Watching the film got me thinking. I find a lot of anime is great inspiration for D&D - their heroes and villains often have great abilities that are fun to mimic - and Naruto is full of these. Ninja that control puppets to attack foes, one afflicted with a disease whose bones can grow out of his skin to attack people, a ninja bound to his dog companion who can share a human-dog hybrid form with his pet. All fun to base characters on in D&D, and to provide unique memorable challenges.

Something I've been thinking about is trying to make some of the boss fights in Dark Avenger more distinct along these lines - something to bring in new tactics. Chapter 2 has the PC confront a military fort, where all the best warriors are stationed, so I'm keen to make some memorable enemies with abilities different/beyond that standard class ones. And maybe something to throw a players usual tactics back at them - it's always great when your standard attacks don't work, and there's that little bit of panic as you desperately try something new to counter this.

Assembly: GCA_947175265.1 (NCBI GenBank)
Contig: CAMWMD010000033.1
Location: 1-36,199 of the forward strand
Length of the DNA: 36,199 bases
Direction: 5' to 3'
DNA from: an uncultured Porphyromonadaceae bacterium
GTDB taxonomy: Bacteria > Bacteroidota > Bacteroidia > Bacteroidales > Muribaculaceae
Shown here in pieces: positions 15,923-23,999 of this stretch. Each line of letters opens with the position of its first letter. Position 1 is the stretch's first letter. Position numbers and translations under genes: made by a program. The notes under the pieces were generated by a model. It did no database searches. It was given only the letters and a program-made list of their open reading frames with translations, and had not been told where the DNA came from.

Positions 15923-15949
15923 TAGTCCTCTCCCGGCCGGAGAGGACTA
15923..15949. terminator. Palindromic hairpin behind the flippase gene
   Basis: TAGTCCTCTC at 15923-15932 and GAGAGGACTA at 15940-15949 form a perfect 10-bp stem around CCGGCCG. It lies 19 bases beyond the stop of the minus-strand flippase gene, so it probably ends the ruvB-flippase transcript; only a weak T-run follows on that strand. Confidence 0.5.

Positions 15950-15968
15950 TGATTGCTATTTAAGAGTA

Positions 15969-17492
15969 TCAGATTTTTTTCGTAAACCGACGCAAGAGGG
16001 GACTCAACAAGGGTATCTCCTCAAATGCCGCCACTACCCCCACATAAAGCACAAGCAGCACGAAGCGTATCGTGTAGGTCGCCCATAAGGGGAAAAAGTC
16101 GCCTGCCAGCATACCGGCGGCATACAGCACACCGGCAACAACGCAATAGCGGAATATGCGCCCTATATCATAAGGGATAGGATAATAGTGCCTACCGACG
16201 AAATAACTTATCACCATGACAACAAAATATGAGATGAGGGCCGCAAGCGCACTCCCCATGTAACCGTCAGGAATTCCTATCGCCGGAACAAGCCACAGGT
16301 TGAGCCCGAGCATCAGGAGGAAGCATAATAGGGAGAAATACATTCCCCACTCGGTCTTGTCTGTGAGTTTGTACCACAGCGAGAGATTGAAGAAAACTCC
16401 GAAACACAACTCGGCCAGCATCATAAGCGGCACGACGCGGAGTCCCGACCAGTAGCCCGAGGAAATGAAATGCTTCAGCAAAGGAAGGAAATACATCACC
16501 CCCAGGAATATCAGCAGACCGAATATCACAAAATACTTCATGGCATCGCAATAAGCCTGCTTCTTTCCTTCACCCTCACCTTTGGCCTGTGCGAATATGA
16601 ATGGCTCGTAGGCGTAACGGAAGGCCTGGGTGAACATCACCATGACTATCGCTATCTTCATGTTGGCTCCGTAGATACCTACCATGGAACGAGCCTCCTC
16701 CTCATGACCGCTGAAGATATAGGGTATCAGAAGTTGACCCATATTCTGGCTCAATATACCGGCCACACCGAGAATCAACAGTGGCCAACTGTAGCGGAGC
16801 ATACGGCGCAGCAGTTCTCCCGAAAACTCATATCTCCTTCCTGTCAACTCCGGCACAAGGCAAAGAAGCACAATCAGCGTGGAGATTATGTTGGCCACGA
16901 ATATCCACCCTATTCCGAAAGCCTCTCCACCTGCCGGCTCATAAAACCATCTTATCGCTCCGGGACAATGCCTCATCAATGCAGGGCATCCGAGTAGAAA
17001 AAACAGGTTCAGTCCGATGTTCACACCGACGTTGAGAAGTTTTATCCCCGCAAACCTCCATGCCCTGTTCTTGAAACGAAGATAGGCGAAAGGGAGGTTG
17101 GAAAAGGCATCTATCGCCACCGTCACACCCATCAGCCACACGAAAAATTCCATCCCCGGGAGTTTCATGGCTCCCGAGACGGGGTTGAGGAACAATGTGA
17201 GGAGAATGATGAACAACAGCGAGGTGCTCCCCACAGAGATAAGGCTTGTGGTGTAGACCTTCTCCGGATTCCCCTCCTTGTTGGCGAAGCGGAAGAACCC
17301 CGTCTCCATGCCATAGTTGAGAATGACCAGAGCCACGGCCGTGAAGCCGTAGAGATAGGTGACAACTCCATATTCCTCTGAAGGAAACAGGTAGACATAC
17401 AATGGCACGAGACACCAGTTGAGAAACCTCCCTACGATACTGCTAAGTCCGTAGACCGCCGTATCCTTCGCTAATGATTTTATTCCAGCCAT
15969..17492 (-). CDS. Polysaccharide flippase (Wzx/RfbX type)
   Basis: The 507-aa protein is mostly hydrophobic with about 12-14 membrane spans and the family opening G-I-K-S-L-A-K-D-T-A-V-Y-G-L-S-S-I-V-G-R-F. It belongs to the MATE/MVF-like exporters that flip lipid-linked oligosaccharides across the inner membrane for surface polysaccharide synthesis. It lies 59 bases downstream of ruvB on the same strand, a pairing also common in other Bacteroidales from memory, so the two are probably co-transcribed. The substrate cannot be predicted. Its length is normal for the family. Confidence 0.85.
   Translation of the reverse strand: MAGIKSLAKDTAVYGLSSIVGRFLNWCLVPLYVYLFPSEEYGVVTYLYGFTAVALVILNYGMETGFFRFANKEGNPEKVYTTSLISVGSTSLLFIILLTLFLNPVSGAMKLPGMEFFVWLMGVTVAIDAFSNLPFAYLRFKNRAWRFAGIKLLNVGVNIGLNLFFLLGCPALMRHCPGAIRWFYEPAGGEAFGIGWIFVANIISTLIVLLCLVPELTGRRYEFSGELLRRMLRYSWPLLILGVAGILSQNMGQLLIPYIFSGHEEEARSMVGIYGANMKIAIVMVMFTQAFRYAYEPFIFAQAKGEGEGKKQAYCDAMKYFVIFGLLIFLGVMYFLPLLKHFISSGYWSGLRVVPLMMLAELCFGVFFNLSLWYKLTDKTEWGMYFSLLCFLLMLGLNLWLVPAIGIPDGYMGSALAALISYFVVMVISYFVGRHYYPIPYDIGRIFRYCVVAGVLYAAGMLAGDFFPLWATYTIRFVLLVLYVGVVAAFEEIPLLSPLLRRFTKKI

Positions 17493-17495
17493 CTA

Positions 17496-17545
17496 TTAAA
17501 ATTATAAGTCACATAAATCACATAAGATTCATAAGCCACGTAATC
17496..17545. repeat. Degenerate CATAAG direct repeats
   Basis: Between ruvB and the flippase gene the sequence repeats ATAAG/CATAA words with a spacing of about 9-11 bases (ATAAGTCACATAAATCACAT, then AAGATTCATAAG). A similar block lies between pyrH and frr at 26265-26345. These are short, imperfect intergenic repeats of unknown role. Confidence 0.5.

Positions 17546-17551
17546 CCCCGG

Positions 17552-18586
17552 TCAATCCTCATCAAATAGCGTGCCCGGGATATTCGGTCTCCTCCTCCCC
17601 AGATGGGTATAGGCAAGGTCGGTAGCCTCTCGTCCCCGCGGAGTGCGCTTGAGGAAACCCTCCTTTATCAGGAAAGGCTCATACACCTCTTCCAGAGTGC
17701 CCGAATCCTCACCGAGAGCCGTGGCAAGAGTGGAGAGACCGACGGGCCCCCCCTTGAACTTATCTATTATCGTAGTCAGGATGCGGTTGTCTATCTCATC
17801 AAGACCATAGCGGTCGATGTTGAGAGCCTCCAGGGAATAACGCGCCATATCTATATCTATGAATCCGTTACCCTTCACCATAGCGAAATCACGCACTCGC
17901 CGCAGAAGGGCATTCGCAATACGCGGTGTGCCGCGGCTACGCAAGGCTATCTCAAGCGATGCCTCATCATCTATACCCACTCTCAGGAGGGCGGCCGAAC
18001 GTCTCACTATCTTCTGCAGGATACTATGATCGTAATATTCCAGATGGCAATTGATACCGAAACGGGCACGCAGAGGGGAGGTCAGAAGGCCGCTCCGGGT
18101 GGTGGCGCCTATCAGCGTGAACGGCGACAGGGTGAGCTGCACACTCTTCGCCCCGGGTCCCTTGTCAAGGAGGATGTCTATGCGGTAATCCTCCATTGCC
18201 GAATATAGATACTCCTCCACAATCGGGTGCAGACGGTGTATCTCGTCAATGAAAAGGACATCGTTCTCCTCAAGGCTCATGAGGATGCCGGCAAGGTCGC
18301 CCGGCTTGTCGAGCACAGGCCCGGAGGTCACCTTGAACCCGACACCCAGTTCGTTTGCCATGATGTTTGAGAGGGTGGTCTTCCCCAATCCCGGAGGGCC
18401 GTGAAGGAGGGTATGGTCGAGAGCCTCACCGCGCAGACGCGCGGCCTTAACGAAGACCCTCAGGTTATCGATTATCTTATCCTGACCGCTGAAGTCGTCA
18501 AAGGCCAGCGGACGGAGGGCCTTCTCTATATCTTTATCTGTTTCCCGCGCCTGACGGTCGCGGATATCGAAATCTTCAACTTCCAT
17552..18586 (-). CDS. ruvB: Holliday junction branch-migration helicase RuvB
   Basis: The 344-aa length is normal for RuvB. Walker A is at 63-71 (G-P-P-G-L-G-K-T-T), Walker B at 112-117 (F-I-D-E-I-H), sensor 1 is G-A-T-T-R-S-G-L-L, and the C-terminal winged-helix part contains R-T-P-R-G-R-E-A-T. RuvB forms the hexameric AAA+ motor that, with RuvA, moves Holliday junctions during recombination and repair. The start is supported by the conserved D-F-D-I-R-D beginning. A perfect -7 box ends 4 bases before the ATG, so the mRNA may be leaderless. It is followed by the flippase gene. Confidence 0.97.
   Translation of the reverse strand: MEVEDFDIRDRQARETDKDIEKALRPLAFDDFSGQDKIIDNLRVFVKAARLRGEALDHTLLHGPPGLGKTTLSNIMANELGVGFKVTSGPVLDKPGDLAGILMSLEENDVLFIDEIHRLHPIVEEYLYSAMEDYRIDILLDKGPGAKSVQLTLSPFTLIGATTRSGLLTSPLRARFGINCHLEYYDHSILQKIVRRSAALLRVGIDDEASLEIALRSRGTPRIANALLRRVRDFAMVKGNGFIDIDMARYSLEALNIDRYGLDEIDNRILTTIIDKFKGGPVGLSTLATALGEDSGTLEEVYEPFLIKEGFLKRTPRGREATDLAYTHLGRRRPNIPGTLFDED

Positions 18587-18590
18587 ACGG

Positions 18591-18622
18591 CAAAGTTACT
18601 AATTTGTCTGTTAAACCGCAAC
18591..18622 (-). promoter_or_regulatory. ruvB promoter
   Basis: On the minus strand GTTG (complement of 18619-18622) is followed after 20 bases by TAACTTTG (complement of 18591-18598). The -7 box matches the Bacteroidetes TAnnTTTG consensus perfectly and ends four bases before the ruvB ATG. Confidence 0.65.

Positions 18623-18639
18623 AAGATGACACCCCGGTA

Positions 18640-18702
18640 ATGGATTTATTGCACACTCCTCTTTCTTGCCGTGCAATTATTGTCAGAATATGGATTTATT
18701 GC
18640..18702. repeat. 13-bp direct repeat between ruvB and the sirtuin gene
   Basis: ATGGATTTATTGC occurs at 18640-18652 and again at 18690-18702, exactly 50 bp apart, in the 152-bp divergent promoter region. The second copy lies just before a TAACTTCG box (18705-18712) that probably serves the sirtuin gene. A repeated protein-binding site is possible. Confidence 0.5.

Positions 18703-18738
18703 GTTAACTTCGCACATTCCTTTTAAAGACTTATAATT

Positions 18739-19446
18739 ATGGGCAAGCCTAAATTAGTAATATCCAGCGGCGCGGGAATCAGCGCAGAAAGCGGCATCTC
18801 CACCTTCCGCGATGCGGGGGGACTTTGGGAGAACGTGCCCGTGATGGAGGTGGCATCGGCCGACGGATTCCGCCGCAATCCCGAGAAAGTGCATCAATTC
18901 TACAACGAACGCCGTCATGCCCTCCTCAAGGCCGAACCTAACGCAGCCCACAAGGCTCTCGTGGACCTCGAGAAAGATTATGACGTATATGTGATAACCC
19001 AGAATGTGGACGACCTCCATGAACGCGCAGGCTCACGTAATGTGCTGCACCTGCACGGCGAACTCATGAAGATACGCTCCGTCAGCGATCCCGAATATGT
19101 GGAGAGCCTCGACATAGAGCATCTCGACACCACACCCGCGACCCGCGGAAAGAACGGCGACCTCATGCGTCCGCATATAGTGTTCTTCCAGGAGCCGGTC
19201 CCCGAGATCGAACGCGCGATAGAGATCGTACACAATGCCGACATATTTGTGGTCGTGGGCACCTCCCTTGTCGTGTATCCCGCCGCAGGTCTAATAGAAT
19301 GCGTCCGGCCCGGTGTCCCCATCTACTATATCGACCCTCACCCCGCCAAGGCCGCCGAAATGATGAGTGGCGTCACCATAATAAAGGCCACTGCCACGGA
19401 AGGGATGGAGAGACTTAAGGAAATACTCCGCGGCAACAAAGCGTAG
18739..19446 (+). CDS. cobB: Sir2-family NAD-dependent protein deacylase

In D&D, dragons are a good example of this. You fight through lower critters, where your tactics matter less, and all of a sudden you're faced with a huge monster, with many, varied attacks, that need different resistances. It offers something that toe-to-toeing with a lvl20 fighter doesn't. Prestige Classes go someway to offer the standard humanoid villain something like this. But I'm going to have to look into scripting something....